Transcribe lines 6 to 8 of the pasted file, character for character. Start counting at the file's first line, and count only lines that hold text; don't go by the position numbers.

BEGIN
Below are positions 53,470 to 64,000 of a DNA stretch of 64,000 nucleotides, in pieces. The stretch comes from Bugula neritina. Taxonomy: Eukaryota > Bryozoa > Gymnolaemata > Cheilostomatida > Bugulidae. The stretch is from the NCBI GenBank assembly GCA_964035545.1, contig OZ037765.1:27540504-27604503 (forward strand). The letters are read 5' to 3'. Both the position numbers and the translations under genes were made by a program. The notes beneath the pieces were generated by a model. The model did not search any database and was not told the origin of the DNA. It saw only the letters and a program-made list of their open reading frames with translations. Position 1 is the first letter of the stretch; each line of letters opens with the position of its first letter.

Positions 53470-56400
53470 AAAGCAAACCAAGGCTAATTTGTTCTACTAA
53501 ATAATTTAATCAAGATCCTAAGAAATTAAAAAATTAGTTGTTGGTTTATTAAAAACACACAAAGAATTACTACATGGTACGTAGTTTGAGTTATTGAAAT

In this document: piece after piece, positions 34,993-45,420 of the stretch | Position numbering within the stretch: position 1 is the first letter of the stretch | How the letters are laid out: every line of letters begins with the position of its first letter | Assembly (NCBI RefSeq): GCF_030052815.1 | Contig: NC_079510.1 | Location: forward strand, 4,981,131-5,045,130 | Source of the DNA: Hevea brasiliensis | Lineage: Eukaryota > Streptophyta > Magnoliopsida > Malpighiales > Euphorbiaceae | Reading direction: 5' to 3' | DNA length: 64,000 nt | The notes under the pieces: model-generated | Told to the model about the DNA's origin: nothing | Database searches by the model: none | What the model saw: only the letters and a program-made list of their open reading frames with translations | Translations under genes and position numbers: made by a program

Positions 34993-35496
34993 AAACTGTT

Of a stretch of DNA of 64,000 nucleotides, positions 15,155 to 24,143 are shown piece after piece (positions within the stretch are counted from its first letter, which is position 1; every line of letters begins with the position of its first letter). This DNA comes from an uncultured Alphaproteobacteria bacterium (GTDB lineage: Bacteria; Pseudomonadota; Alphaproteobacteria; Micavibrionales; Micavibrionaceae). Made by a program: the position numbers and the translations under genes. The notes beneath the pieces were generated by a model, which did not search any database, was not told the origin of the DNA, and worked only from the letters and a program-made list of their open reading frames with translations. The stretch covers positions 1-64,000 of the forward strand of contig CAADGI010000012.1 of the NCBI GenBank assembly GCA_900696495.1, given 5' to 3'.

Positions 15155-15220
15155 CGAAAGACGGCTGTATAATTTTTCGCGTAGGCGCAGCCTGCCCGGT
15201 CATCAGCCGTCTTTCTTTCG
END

Positions 34993-35496
34993 AAACTGTT

Of a stretch of DNA of 64,000 nucleotides, positions 15,155 to 24,143 are shown piece after piece (positions within the stretch are counted from its first letter, which is position 1; every line of letters begins with the position of its first letter). This DNA comes from an uncultured Alphaproteobacteria bacterium (GTDB lineage: Bacteria; Pseudomonadota; Alphaproteobacteria; Micavibrionales; Micavibrionaceae). Made by a program: the position numbers and the translations under genes. The notes beneath the pieces were generated by a model, which did not search any database, was not told the origin of the DNA, and worked only from the letters and a program-made list of their open reading frames with translations. The stretch covers positions 1-64,000 of the forward strand of contig CAADGI010000012.1 of the NCBI GenBank assembly GCA_900696495.1, given 5' to 3'.